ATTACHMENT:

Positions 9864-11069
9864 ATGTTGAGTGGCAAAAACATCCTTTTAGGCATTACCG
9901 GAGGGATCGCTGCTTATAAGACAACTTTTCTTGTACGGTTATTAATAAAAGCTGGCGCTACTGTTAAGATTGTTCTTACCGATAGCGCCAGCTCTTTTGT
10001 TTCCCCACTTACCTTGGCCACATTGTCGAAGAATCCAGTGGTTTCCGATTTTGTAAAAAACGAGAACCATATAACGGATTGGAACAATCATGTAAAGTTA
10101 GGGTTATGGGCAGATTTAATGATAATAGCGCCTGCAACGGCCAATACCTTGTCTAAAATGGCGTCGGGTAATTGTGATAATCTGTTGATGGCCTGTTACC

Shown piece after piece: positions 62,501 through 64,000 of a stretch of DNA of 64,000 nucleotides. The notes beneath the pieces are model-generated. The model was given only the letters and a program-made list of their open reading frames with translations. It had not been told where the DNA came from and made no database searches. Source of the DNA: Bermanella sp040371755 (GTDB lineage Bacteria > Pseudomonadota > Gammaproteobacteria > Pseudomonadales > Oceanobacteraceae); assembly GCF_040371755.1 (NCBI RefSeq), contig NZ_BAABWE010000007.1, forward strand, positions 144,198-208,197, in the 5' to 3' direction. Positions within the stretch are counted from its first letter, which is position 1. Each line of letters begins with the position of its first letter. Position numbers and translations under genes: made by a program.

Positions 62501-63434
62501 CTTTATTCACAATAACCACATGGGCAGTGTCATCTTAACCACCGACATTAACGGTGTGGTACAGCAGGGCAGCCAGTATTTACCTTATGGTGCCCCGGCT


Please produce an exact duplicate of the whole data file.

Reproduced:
Positions 9864-11069
9864 ATGTTGAGTGGCAAAAACATCCTTTTAGGCATTACCG
9901 GAGGGATCGCTGCTTATAAGACAACTTTTCTTGTACGGTTATTAATAAAAGCTGGCGCTACTGTTAAGATTGTTCTTACCGATAGCGCCAGCTCTTTTGT
10001 TTCCCCACTTACCTTGGCCACATTGTCGAAGAATCCAGTGGTTTCCGATTTTGTAAAAAACGAGAACCATATAACGGATTGGAACAATCATGTAAAGTTA
10101 GGGTTATGGGCAGATTTAATGATAATAGCGCCTGCAACGGCCAATACCTTGTCTAAAATGGCGTCGGGTAATTGTGATAATCTGTTGATGGCCTGTTACC

Shown piece after piece: positions 62,501 through 64,000 of a stretch of DNA of 64,000 nucleotides. The notes beneath the pieces are model-generated. The model was given only the letters and a program-made list of their open reading frames with translations. It had not been told where the DNA came from and made no database searches. Source of the DNA: Bermanella sp040371755 (GTDB lineage Bacteria > Pseudomonadota > Gammaproteobacteria > Pseudomonadales > Oceanobacteraceae); assembly GCF_040371755.1 (NCBI RefSeq), contig NZ_BAABWE010000007.1, forward strand, positions 144,198-208,197, in the 5' to 3' direction. Positions within the stretch are counted from its first letter, which is position 1. Each line of letters begins with the position of its first letter. Position numbers and translations under genes: made by a program.

Positions 62501-63434
62501 CTTTATTCACAATAACCACATGGGCAGTGTCATCTTAACCACCGACATTAACGGTGTGGTACAGCAGGGCAGCCAGTATTTACCTTATGGTGCCCCGGCT